Data Analysis Software
GENERAL ISSUES FOR FAMILY THERAPY RESEARCHERS
JENNIFER L. MATHESON
I was not always comfortable using software for analyzing qualitative data, but I was thrust into it during my 11 years at a major research organization and over the course of three graduate programs, including two in family therapy. In each of those settings, I learned and practiced the science and art of qualitative research, including developing skills in the use of “computer-aided qualitative data analysis software” (CAQDAS). I used early CAQDAS packages for basic data management purposes, such as to manage interview data and qualitative responses to questionnaires; I then applied to them the most basic nonhierarchical coding schemes and printed the results for report writing. This is the way perhaps 60% of users take advantage of CAQDAS: as an electronic file cabinet utilizing only the most basic frequency counts of codes (Fielding, 2000).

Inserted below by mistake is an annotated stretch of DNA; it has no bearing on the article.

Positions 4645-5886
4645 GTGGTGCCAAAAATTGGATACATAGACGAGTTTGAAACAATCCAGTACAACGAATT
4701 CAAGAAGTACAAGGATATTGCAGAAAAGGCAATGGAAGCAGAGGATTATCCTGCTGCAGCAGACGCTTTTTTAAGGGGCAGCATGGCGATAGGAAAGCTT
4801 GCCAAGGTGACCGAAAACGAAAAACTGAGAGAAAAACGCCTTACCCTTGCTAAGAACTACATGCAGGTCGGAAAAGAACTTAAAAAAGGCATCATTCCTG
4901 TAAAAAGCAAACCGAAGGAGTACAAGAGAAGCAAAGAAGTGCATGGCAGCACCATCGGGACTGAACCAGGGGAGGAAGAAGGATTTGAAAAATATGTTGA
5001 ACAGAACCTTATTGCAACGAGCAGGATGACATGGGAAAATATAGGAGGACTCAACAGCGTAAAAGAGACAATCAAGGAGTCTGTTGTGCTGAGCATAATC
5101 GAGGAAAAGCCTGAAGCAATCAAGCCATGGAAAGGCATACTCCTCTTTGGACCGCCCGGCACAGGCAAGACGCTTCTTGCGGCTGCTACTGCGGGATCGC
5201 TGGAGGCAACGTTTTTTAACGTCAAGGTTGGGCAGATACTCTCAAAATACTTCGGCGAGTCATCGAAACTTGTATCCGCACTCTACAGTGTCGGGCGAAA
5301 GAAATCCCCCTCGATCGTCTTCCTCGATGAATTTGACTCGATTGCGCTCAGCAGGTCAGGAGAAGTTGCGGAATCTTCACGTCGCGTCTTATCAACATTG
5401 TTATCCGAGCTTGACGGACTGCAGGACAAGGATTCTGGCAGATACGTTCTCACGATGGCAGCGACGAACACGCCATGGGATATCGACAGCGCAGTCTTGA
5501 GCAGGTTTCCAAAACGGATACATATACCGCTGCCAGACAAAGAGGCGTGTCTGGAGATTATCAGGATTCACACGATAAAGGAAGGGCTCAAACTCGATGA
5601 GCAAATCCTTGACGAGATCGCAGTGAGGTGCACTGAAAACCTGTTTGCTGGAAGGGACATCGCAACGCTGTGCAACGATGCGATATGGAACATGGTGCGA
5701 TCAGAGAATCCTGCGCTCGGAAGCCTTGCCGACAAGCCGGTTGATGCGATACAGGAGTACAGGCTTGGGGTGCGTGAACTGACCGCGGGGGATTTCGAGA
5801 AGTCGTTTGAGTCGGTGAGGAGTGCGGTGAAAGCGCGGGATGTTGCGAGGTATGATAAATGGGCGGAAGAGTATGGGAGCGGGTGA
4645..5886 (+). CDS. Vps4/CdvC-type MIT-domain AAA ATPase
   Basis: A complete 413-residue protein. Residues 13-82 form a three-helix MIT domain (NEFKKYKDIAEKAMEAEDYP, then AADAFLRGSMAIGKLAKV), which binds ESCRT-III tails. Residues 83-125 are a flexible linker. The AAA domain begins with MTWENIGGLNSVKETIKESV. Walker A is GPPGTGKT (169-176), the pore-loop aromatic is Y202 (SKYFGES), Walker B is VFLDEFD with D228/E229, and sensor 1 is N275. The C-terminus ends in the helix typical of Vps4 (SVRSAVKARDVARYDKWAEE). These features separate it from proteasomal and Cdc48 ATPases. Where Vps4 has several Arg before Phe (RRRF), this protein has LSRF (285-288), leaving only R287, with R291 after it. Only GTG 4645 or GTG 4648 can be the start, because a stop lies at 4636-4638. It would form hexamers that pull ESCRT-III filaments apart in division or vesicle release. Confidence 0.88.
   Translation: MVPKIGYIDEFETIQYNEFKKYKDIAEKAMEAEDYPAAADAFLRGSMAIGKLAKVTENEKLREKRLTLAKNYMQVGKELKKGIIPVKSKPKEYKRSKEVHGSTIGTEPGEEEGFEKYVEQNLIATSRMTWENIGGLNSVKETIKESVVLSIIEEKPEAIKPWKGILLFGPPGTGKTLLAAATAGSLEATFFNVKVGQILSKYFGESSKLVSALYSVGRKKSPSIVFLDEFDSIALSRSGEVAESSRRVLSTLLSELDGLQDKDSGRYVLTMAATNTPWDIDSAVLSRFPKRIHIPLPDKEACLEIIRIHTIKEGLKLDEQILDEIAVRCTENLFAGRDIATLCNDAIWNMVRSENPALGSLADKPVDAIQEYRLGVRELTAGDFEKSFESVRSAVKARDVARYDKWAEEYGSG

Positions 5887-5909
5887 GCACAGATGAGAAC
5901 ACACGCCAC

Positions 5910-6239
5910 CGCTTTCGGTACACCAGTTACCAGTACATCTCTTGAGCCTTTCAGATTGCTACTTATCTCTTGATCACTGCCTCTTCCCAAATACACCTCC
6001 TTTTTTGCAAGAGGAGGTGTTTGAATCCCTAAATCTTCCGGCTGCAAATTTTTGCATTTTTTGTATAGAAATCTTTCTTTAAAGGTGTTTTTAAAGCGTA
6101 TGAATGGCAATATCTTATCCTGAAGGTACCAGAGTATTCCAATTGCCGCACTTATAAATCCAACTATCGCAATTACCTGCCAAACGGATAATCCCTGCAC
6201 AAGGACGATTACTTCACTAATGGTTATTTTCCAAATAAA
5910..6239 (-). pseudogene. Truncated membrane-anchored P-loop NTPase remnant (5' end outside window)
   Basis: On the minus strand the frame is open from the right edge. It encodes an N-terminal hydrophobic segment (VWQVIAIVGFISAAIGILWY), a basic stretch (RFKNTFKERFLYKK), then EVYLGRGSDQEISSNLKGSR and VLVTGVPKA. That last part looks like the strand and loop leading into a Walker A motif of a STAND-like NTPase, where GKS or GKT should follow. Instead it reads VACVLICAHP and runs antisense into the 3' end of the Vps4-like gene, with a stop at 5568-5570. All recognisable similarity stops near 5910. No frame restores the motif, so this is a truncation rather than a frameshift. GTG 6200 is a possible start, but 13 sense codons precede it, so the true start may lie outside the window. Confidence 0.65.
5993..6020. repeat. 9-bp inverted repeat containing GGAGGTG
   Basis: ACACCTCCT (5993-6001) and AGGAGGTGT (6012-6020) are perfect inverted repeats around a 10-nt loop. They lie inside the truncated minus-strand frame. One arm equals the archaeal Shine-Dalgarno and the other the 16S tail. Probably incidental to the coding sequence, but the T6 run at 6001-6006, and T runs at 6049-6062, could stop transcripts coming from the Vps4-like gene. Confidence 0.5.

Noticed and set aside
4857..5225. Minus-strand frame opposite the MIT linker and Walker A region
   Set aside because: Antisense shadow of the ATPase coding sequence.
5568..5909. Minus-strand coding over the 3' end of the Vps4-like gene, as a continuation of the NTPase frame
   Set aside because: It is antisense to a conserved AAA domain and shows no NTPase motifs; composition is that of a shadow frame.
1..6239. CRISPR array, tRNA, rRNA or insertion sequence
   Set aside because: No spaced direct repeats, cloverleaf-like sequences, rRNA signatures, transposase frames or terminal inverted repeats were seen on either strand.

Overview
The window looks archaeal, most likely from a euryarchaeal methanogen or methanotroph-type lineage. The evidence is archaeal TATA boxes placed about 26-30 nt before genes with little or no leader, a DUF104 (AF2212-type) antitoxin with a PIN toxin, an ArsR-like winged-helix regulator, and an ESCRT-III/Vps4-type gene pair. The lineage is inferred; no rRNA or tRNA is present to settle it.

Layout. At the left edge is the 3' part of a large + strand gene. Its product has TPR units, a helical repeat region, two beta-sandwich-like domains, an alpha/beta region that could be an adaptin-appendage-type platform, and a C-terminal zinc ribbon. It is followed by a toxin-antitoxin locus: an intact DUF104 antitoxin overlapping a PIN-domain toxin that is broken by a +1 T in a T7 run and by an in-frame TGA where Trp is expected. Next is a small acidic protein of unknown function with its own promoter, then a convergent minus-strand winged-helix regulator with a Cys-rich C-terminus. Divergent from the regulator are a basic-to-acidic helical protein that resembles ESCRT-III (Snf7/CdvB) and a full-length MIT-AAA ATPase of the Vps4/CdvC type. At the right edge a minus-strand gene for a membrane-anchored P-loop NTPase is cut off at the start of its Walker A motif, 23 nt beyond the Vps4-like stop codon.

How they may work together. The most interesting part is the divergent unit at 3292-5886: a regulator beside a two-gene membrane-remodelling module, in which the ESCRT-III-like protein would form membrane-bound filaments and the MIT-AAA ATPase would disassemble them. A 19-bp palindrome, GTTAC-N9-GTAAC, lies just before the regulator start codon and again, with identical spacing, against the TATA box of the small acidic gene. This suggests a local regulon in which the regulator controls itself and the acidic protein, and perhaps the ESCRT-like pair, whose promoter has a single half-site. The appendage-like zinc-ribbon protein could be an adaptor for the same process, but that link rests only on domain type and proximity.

As a graduate student in marriage and family therapy, I have used CAQDAS in a more sophisticated manner to manage large quantities of interview data, develop hierarchical coding trees, and use the powerful search and theory-building components of the software. I have gone to at least two formal CAQDAS training sessions (specifically, for NVivo and NUD*IST) and taken a graduate-level course on the use of CAQDAS in dissertation research. I have worked on dozens of projects using CAQDAS, both on my own and with large research teams, and I have provided informal training for graduate students interested in using the software for their own research. Although I do not feel like an expert on CAQDAS, I have had enough experience in using it to be able to empathize with and provide some direction to family therapy researchers who are struggling to make sense of it and are curious about what it offers.
As both a student and a professional, I have worked with people who are enthusiastic about using CAQDAS, as well as people who are not. Some even consider the use of CAQDAS a separate kind of analysis, like grounded theory or content analysis